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Details for Orthotists and Prosthetists


Description

Assist patients with disabling conditions of limbs and spine or with partial or total absence of limb by fitting and preparing orthopedic braces or prostheses.

Tasks

  • Examine, interview, and measure patients in order to determine their appliance needs, and to identify factors that could affect appliance fit.
  • Fit, test, and evaluate devices on patients, and make adjustments for proper fit, function, and comfort.
  • Instruct patients in the use and care of orthoses and prostheses.
  • Design orthopedic and prosthetic devices, based on physicians' prescriptions, and examination and measurement of patients.
  • Maintain patients' records.
  • Make and modify plaster casts of areas that will be fitted with prostheses or orthoses, for use in the device construction process.
  • Select materials and components to be used, based on device design.
  • Confer with physicians in order to formulate specifications and prescriptions for orthopedic and/or prosthetic devices.
  • Repair, rebuild, and modify prosthetic and orthopedic appliances.
  • Construct and fabricate appliances or supervise others who are constructing the appliances.
  • Train and supervise orthopedic and prosthetic assistants and technicians, and other support staff.
  • Update skills and knowledge by attending conferences and seminars.
  • Show and explain orthopedic and prosthetic appliances to healthcare workers.
  • Research new ways to construct and use orthopedic and prosthetic devices.
  • Publish research findings, and present them at conferences and seminars.

Interests

  • Realistic - Realistic occupations frequently involve work activities that include practical, hands-on problems and solutions. They often deal with plants, animals, and real-world materials like wood, tools, and machinery. Many of the occupations require working outside, and do not involve a lot of paperwork or working closely with others.
  • Investigative - Investigative occupations frequently involve working with ideas, and require an extensive amount of thinking. These occupations can involve searching for facts and figuring out problems mentally.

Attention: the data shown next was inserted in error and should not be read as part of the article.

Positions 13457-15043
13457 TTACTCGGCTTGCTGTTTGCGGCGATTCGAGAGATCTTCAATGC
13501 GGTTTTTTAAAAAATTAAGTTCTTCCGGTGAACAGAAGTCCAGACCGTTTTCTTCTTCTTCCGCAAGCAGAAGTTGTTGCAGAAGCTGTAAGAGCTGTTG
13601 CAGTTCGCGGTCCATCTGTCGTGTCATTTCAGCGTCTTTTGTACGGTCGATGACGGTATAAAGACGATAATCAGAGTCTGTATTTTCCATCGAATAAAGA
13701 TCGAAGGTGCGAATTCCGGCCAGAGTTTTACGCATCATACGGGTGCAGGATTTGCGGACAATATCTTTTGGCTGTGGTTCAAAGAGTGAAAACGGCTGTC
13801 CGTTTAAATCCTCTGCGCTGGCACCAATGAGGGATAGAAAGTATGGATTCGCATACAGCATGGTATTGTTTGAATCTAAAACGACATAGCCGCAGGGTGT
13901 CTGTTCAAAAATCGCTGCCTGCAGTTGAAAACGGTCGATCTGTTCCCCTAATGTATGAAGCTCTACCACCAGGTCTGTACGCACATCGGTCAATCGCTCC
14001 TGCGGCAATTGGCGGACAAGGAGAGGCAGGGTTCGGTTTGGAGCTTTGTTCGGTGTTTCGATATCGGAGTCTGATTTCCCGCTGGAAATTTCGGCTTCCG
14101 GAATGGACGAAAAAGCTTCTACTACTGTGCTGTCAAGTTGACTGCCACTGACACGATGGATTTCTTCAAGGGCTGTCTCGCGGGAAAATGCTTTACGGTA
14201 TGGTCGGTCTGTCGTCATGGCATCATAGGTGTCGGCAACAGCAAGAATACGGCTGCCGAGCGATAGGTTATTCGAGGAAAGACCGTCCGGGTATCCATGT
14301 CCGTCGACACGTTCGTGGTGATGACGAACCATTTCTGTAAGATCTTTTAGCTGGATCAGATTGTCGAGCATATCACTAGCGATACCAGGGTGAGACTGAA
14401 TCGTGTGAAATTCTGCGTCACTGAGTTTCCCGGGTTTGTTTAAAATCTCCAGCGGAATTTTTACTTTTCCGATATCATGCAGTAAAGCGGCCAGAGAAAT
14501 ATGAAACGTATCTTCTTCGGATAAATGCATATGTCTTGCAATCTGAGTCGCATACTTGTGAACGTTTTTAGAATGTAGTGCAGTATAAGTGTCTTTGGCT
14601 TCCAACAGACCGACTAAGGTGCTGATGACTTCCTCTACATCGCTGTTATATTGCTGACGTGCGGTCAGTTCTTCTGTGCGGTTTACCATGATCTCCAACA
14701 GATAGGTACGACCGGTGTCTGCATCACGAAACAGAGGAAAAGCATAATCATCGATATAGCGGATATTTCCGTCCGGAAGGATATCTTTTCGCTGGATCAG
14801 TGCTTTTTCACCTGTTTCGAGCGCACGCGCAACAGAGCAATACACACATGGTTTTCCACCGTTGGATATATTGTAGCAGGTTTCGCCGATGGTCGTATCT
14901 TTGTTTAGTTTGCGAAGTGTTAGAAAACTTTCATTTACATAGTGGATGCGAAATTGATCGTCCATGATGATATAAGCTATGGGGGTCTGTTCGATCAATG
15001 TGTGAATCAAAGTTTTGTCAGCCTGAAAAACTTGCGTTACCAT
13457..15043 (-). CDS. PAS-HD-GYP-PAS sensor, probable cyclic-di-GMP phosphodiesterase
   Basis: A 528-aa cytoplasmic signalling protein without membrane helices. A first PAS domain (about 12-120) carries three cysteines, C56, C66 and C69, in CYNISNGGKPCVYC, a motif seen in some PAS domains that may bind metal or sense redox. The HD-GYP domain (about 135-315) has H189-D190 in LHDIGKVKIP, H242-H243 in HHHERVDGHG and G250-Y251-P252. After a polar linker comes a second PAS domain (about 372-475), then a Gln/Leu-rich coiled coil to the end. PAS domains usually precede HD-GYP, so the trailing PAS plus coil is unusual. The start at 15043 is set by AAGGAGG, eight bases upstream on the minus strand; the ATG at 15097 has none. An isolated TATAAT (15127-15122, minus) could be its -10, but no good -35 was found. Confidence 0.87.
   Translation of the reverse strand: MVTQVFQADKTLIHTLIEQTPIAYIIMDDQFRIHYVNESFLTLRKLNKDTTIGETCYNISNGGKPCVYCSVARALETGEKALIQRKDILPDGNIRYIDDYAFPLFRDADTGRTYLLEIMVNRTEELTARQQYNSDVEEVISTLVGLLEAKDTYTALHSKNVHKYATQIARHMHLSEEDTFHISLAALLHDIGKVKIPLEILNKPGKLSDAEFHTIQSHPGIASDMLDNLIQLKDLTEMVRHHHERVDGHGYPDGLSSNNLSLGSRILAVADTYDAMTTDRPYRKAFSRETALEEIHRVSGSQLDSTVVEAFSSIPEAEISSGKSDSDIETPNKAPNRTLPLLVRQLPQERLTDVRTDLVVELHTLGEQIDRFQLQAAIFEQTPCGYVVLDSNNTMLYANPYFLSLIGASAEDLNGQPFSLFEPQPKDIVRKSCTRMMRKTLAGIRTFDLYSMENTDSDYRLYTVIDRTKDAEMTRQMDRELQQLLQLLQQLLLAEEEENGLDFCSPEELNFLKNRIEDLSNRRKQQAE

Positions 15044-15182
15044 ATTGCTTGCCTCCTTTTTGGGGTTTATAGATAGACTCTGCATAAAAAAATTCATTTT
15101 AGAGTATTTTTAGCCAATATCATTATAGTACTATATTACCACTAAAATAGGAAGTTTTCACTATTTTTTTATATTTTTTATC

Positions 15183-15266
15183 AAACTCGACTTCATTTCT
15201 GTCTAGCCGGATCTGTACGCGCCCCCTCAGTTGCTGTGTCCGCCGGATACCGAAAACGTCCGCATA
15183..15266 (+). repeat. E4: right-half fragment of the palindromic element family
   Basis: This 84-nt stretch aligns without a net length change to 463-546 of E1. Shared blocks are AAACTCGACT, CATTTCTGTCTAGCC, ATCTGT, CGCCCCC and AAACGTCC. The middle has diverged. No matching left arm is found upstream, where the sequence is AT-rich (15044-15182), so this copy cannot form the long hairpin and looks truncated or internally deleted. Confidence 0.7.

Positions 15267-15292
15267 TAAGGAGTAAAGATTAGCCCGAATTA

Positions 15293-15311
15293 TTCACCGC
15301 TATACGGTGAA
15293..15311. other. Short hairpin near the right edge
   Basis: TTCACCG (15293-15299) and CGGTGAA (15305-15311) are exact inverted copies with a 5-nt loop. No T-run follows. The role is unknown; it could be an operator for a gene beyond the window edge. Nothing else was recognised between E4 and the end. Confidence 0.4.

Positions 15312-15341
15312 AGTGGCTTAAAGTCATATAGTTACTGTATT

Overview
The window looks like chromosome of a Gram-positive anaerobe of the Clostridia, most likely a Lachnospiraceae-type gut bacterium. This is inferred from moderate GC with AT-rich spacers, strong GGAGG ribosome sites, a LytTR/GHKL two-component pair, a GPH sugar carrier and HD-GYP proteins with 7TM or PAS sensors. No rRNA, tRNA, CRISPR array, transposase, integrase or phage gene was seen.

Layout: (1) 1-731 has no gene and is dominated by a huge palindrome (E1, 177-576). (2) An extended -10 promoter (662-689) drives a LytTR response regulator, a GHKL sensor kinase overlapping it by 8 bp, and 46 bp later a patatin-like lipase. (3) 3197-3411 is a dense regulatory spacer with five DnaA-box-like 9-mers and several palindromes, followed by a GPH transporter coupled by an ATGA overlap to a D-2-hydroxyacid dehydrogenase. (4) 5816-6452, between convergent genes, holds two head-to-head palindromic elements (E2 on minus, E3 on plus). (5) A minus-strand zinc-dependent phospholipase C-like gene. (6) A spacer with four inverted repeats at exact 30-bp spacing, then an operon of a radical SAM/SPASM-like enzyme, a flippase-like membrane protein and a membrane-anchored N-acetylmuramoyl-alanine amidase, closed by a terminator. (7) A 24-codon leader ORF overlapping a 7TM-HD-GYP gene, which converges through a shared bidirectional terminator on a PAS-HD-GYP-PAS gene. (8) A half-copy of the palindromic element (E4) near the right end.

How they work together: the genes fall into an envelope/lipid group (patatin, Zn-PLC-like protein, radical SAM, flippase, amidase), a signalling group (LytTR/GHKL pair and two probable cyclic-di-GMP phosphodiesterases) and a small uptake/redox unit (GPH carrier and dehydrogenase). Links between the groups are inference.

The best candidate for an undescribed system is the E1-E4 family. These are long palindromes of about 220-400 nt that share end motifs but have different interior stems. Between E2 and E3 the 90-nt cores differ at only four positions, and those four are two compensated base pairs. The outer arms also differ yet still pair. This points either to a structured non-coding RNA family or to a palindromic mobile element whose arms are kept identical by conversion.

• Social - Social occupations frequently involve working with, communicating with, and teaching people. These occupations often involve helping or providing service to others.

Education, Training, Experience

  • Education - Most of these occupations require graduate school. For example, they may require a master's degree, and some require a Ph.D., M.D., or J.D. (law degree).
  • Training - Employees may need some on-the-job training, but most of these occupations assume that the person will already have the required skills, knowledge, work-related experience, and/or training.
  • Experience - Extensive skill, knowledge, and experience are needed for these occupations. Many require more than five years of experience. For example, surgeons must complete four years of college and an additional five to seven years of specialized medical training to be able to do their job.

Knowledge

Skills

  • Reading Comprehension - Understanding written sentences and paragraphs in work related documents.
  • Active Listening - Giving full attention to what other people are saying, taking time to understand the points being made, asking questions as appropriate, and not interrupting at inappropriate times.
  • Writing - Communicating effectively in writing as appropriate for the needs of the audience.
  • Speaking - Talking to others to convey information effectively.
  • Critical Thinking - Using logic and reasoning to identify the strengths and weaknesses of alternative solutions, conclusions or approaches to problems.
  • Active Learning - Understanding the implications of new information for both current and future problem-solving and decision-making.
  • Learning Strategies - Selecting and using training/instructional methods and procedures appropriate for the situation when learning or teaching new things.
  • Monitoring - Monitoring/Assessing performance of yourself, other individuals, or organizations to make improvements or take corrective action.
  • Social Perceptiveness - Being aware of others' reactions and understanding why they react as they do.
  • Coordination - Adjusting actions in relation to others' actions.
  • Instructing - Teaching others how to do something.
  • Service Orientation - Actively looking for ways to help people.
  • Complex Problem Solving - Identifying complex problems and reviewing related information to develop and evaluate options and implement solutions.
  • Operations Analysis - Analyzing needs and product requirements to create a design.
  • Judgment and Decision Making - Considering the relative costs and benefits of potential actions to choose the most appropriate one.

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Wages for this career
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